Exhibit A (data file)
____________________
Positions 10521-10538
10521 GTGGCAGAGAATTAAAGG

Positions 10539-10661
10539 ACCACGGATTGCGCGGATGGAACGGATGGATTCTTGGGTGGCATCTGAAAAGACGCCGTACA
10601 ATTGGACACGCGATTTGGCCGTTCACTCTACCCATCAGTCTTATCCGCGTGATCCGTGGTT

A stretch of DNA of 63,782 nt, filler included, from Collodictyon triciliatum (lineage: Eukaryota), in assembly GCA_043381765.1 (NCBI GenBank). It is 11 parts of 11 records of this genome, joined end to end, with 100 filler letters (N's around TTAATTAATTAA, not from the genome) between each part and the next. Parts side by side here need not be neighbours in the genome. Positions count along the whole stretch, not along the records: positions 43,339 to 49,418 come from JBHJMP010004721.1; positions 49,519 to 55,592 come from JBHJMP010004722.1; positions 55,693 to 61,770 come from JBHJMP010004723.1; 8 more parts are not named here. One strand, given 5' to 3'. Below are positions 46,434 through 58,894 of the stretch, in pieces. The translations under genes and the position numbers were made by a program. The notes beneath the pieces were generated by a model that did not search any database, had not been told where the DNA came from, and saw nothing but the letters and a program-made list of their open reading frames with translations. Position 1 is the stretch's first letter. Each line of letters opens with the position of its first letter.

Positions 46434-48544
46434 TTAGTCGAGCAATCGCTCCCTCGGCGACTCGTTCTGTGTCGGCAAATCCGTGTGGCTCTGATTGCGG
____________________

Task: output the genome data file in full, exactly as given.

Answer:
Positions 10521-10538
10521 GTGGCAGAGAATTAAAGG

Positions 10539-10661
10539 ACCACGGATTGCGCGGATGGAACGGATGGATTCTTGGGTGGCATCTGAAAAGACGCCGTACA
10601 ATTGGACACGCGATTTGGCCGTTCACTCTACCCATCAGTCTTATCCGCGTGATCCGTGGTT

A stretch of DNA of 63,782 nt, filler included, from Collodictyon triciliatum (lineage: Eukaryota), in assembly GCA_043381765.1 (NCBI GenBank). It is 11 parts of 11 records of this genome, joined end to end, with 100 filler letters (N's around TTAATTAATTAA, not from the genome) between each part and the next. Parts side by side here need not be neighbours in the genome. Positions count along the whole stretch, not along the records: positions 43,339 to 49,418 come from JBHJMP010004721.1; positions 49,519 to 55,592 come from JBHJMP010004722.1; positions 55,693 to 61,770 come from JBHJMP010004723.1; 8 more parts are not named here. One strand, given 5' to 3'. Below are positions 46,434 through 58,894 of the stretch, in pieces. The translations under genes and the position numbers were made by a program. The notes beneath the pieces were generated by a model that did not search any database, had not been told where the DNA came from, and saw nothing but the letters and a program-made list of their open reading frames with translations. Position 1 is the stretch's first letter. Each line of letters opens with the position of its first letter.

Positions 46434-48544
46434 TTAGTCGAGCAATCGCTCCCTCGGCGACTCGTTCTGTGTCGGCAAATCCGTGTGGCTCTGATTGCGG